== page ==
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Scott4775

Research experience...even though it's not relevent??

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Hi everyone,

I am wanting to pursue graduate school in sociology, and was planning on commencing with the process a while back, until I had to put that on hiatus for a while to attend to some personal matters. That may have been a blessing in disguise, because I have a question regarding the relevancy of research experience for the applications.

You see, while it took me a while to find my niche in college (i.e., I switched majors more than a few times), I was a geology major prior to finding my home in the sociology department. While my research experience in sociology has been limited to the work I did in a senior seminar, I do have some experience performing independent research in geology in an upper-level course geared toward analytical techniques.

I know that there may be some ostensible methodological differences between social science research and physical science research, but does anyone think that having this experience would be pertinent for an application to a sociology department? I don't think they're going to care much about XRD and XRF analysis and all that other technical stuff, but could I use in my application to showcase how I have performed an independent research project, even though it is obviously not related to my graduate school/career aspirations?

Thank you for the feedback!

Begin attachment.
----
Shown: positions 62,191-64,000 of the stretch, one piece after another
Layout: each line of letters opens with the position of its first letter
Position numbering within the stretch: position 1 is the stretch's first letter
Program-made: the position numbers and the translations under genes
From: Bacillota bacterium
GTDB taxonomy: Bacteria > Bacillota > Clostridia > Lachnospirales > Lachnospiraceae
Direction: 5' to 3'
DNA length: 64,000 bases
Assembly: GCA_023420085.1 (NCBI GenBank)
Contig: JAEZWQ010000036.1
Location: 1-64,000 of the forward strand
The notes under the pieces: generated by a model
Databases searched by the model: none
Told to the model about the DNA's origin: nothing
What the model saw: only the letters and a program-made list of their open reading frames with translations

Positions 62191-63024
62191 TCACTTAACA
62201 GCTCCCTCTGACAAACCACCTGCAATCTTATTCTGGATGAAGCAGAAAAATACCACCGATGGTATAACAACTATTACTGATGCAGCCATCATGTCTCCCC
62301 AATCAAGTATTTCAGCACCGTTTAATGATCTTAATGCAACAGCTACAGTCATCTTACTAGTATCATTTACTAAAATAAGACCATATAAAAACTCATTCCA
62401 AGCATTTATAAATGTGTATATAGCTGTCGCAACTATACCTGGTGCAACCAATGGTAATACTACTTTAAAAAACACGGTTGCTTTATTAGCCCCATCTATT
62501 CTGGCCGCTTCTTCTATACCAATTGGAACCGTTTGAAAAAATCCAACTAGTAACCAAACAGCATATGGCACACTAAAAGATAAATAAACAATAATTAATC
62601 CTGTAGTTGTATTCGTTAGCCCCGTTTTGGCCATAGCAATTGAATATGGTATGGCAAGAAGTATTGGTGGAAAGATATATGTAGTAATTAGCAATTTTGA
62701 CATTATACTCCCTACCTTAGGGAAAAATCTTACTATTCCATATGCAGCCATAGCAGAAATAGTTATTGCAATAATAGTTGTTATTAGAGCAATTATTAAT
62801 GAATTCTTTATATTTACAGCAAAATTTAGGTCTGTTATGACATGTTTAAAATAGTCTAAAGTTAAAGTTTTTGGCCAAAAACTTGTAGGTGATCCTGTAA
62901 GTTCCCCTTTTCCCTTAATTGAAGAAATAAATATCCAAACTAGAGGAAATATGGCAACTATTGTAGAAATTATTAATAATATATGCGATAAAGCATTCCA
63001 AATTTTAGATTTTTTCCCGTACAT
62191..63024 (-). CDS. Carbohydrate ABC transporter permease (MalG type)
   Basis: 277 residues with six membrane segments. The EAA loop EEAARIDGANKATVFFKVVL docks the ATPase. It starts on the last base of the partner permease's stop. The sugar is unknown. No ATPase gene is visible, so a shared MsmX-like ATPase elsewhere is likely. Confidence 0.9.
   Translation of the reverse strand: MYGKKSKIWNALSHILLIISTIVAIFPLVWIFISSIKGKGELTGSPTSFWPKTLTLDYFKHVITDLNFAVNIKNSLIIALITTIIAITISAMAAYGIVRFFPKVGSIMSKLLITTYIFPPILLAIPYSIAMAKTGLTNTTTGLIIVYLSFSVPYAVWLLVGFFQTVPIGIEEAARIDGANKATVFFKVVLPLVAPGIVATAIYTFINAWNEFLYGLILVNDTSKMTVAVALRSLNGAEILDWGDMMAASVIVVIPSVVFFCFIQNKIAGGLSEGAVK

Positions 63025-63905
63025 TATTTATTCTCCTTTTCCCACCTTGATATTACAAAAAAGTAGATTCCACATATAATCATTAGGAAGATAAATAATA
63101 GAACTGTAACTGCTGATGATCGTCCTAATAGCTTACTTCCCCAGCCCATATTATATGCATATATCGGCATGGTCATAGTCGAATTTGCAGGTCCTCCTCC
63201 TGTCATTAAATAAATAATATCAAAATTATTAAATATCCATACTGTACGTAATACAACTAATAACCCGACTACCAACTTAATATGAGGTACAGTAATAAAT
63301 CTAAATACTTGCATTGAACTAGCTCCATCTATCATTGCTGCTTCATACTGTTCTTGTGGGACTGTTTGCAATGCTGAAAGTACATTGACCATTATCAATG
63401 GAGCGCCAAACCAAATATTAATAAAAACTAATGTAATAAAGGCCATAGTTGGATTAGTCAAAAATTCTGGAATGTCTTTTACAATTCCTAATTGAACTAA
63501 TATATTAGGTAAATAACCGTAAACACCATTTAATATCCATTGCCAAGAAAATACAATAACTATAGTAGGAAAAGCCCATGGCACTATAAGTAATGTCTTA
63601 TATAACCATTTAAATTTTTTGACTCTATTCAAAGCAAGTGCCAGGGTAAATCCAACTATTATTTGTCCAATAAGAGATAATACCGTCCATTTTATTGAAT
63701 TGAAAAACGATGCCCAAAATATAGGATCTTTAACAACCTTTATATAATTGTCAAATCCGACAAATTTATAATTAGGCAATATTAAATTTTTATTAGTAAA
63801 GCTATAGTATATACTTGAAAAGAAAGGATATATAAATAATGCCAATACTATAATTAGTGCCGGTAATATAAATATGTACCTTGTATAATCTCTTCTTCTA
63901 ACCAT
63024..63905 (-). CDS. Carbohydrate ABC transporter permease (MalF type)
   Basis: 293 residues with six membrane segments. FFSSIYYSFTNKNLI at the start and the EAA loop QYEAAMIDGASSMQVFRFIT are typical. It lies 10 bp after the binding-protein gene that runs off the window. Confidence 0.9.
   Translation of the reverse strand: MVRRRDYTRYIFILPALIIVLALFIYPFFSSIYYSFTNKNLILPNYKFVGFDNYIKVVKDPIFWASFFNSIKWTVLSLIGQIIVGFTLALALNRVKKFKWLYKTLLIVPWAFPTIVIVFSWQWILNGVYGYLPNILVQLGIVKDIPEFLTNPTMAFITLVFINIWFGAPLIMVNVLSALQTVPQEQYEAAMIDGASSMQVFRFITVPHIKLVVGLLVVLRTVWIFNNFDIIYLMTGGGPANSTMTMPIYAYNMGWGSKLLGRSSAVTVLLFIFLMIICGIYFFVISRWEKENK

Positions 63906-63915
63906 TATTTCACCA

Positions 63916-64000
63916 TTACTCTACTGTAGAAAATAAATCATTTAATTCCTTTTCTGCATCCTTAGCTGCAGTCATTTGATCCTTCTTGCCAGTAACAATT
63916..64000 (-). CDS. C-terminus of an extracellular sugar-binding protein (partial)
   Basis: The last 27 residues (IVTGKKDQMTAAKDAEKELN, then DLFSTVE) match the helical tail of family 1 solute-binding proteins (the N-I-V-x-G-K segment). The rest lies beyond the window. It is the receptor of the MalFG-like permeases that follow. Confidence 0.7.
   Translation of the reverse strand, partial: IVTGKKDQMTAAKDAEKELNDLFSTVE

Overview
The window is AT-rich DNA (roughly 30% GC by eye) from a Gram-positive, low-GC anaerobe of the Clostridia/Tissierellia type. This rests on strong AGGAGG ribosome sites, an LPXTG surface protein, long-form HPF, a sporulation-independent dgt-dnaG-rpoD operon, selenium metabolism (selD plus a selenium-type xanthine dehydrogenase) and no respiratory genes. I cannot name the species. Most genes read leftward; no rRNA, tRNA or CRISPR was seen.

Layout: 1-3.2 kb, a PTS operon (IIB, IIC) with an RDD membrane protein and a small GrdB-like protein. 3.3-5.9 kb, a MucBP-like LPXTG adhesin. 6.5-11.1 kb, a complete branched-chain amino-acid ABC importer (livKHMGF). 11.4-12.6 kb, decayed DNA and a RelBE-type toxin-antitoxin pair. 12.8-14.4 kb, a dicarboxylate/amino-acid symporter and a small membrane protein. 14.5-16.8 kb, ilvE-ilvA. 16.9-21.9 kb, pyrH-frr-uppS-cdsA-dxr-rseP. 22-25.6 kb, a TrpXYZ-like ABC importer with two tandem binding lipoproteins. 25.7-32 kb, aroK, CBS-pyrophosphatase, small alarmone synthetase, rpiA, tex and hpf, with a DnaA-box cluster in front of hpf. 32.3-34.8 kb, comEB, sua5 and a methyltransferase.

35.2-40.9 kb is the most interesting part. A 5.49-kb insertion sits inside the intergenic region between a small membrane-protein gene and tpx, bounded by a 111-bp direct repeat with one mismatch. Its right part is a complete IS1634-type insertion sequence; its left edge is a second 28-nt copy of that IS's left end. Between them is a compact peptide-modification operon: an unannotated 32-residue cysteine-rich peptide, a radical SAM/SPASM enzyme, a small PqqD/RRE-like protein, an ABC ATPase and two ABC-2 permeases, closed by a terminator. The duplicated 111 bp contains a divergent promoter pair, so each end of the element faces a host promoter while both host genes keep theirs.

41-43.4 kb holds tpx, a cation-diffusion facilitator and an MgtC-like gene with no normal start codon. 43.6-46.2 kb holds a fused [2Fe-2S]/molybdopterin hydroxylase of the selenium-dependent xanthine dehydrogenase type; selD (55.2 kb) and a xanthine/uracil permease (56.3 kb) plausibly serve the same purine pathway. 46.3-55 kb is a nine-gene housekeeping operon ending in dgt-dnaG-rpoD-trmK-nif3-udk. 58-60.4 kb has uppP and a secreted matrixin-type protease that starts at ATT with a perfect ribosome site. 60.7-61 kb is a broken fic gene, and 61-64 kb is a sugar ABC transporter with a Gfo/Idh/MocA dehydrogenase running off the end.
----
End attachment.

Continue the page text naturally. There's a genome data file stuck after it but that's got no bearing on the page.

Edited by Scott4775

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I would definitely include it! I think it's fine to have it just in your CV, as I do think all research experience is relevant, but you might also mention it very briefly in your SOP if you're very concerned about it. Just something to put it in perspective for adcomms, like "While my interest in research was first sparked in X lab, it was in Y lab that I realized my passion for Y".

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To some degree, any research experience is good research experience. While the exact methodologies and techniques wouldn't always carry across fields, many of the less specific details would. The ability to collect and synthesize data, how to design studies to answer questions, searching and reviewing literature, etc.

Just focus on the more general abilities in your SoP. Focus on the skills you gained (learning how to run an independent research project), more than the details of your research. Then segue into why you're interested in switching to sociology, your specific interests, etc.

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Thank you for replies; this is very helpful information.

I agree with what you both have said. I believe that I was looking at the experience rather cursory and in the process, overlooked how there are methodologies that transcend disciplinary boundaries. I could certainly utilize the less ostensible aspects, such as data acquisition and analysis, and writing research proposals (among other things), rather than the detailed idiosyncrasies which would hold no relevancy in the social sciences.

Thanks again!

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I agree that you should include it on your CV at least. It shows that you are adaptable to other types of research. Also, many SOC applicants have a lot of qualitative research, so it is especially good to show that you can do numerical data-based analyses.

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